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9

OS-X comes with emacs 22, which is several years out of date. One easy way to get a current emacs is by downloading from http://emacsformacosx.com/. This will give you package.


9

This is a bit disppointing, because ffap.el has some code that should do just that: ;; Immediate rejects (/ and // and /* are too common in C/C++): ((member name '("" "/" "//" "/*" ".")) nil) But unfortunately, it relies on there being a space after the comment separator. It's also very disappointing, because comment markers should never be part of ...


9

UPDATE: I created Semantic Refactor package that completely solves this problem and more. You can look at the demos to see how it works. The remaining text of this answer, after this sentence, is old and put it there just for historical reason. OLD ANSWER: You can use senator-copy-tag for accurately copy function signature, then paste back in your source ...


7

The below code works fine from my brief testing in a c-mode buffer: After typing /*, hit M-j, the default binding for indent-new-comment-line (and the default binding for c-indent-new-comment-line in c-mode). If it is the first comment line the closing closing characters */ will be auto-inserted. Hitting M-j more times with insert more comment lines with ...


7

The Emacs one is actually better. Here's why, The purpose of syntax highlighting in text editors is not being pretty, but to make important code structures stand out. If you look at the Emacs sample, you'll see 'MyClass' being colored in the 'type name' color and 'obj' in 'variable' color, which makes the important information that you have one variable '...


7

That's a lot of questions, but I will try to answer them in such a way that you can look up all the answers in detail. Emacs is primarily a text editor; you will use it to edit your C++ files. Converting those files into a program that your computer can run is the job of a compiler. There are many C++ compilers, but you will want to use one called gcc. ...


6

This can be done by changing comment-start & comment-end. (add-hook 'c-mode-hook (lambda () (setq comment-start "//" comment-end ""))) Found the answer after further searching here


5

this seems to answer the member function bit of your question (font-lock-add-keywords 'c++-mode `((,(concat "\\<[_a-zA-Z][_a-zA-Z0-9]*\\>" ; Object identifier "\\s *" ; Optional white space "\\(?:\\.\\|->\\)" ; Member access "\\s *" ; Optional white space ...


5

color-identifiers-mode does this for variables, if I understand your question correctly. rainbo-identifiers-mode too, I think. Screenshot is from the former one.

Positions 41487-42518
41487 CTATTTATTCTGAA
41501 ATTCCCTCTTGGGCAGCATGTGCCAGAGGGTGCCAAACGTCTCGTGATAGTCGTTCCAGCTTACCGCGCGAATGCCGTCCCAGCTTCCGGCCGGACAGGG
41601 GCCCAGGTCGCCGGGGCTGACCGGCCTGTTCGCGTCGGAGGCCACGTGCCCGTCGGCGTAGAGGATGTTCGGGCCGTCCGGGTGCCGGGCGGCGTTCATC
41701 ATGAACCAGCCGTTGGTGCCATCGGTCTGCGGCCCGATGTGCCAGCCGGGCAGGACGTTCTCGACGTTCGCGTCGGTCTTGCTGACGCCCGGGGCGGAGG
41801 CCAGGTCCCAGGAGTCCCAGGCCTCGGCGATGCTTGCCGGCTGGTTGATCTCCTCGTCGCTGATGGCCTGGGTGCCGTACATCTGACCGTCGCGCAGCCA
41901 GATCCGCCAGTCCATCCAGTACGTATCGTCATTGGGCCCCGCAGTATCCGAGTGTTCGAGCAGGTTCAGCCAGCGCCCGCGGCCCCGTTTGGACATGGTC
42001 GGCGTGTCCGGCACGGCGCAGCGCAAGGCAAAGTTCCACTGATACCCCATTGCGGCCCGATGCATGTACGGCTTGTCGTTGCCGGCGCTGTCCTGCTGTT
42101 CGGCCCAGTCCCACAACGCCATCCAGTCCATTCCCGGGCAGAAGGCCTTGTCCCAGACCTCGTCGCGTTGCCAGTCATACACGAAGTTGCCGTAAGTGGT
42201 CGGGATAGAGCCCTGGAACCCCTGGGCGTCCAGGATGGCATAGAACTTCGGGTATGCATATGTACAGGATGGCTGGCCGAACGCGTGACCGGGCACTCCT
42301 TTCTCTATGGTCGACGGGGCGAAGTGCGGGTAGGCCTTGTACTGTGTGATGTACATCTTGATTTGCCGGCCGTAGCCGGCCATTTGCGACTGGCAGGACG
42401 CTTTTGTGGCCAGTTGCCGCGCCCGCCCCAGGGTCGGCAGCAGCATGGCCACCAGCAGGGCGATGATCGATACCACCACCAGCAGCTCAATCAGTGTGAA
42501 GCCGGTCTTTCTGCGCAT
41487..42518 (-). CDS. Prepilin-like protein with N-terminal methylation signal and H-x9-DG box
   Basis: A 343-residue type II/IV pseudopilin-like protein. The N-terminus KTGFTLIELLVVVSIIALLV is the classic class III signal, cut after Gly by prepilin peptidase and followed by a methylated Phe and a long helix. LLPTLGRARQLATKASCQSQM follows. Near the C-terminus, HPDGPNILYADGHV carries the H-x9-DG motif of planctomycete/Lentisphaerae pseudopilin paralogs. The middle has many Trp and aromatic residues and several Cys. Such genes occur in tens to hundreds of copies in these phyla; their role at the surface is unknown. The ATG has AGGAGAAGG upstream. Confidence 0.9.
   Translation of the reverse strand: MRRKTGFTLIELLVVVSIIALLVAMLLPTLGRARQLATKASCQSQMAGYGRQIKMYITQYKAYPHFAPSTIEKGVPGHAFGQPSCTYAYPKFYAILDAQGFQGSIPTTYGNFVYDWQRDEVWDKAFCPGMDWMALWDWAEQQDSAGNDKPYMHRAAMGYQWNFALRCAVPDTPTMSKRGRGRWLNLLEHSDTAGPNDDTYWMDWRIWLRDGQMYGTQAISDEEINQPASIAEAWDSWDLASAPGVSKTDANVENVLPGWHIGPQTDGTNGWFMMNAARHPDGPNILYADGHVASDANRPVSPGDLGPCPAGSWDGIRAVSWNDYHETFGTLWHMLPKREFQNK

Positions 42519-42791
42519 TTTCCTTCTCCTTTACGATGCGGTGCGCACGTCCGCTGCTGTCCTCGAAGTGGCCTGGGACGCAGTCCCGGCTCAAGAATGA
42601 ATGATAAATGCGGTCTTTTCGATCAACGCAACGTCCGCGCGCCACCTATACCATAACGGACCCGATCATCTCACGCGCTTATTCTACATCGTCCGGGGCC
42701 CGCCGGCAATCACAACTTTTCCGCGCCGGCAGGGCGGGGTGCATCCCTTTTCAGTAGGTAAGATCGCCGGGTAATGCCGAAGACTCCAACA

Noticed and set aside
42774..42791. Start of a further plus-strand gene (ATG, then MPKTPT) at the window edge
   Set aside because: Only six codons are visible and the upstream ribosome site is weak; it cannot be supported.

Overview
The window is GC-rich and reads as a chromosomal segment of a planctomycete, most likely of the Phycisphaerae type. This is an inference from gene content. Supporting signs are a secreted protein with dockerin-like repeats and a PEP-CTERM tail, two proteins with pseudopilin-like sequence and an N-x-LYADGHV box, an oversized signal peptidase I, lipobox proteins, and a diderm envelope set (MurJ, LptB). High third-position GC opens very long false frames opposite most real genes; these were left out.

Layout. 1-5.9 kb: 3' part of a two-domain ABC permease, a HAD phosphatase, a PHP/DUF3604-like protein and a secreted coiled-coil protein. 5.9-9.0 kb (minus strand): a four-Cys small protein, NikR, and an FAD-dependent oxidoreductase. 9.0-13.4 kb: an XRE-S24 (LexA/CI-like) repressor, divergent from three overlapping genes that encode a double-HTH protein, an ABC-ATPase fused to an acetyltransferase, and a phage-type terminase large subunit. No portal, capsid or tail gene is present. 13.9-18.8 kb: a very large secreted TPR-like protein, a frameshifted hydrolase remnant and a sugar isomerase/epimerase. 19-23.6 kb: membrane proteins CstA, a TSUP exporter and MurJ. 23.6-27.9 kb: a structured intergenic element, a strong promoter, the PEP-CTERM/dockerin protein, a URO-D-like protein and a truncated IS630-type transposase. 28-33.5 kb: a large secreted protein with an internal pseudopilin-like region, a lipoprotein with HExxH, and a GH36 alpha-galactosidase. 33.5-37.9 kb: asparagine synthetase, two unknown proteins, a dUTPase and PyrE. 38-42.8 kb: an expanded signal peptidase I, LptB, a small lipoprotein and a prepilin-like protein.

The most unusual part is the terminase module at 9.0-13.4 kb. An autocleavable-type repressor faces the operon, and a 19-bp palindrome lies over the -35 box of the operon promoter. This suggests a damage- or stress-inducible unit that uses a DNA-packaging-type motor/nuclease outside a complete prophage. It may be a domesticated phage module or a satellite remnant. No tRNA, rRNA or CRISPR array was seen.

5

Yes. The functions in window-scroll-functions are called just before a redisplay that would cause scrolling. Each function returns two arguments, the window window and the new window start position new-start. You can call (window-start window) to get the current window start position, (window-end window) to get the current window end position, and (window-...


5

As mentioned in this answer on SO, you can do: (setq c-default-style "bsd") This will set the style for all C-based modes. If you want to set it only for one, do e.g.: (add-to-list 'c-default-style '(c-mode "bsd")) However, setting c-default-style will change various other style settings, which may not be what you want. To only change the post-for-loop-...


4

Thanks to the solution posted by @Sigma. I had that solution in my config for more than 2 years, and finally sent that as a patch to emacs upstream. Commit in emacs master: e472cfe8 Here is what the patch effectively does: (defun modi/ffap-string-at-point (&optional mode) "Return a string of characters from around point. MODE (defaults to value of `...


4

I had a similar idea once, but honestly? there are quite a few things that a proper build system needs, and which will require quite a lot of work. One thing you want is memorizing things you've built and building only the things you have to. This would typically call for interaction with database, version control system and writing code which builds a ...


4

Here is a start. Add to your .emacs file: (global-set-key [f4] 'compile) You can also enter the "f4" and "compile" interactively. Starting out with M-x global-set-key Compile is a generic for running any command in a separate buffer. The default command runs "make", which may or not be what you want. You have an opportunity to change that and compile ...


4

Based on @Tobias's excellent answer. this extends it to have both forward and backward transpose. correct cursor location. don't move the cursor if there is nothing to do. (defun c-forward-to-argsep () "Move to the end of the current c function argument. Returns point." (interactive) (while (progn (comment-forward most-positive-fixnum) (...


3

A vanilla company install wont quite get you where you want; you'll need to use use something like the company-c-headers package. Tuhdo has written an excellent document on using Emacs as a C/C++ IDE, which has instructions on setting up company-c-headers, along with a lot of other stuff. I don't know what Emacs version you're using, but in 24.5 with ...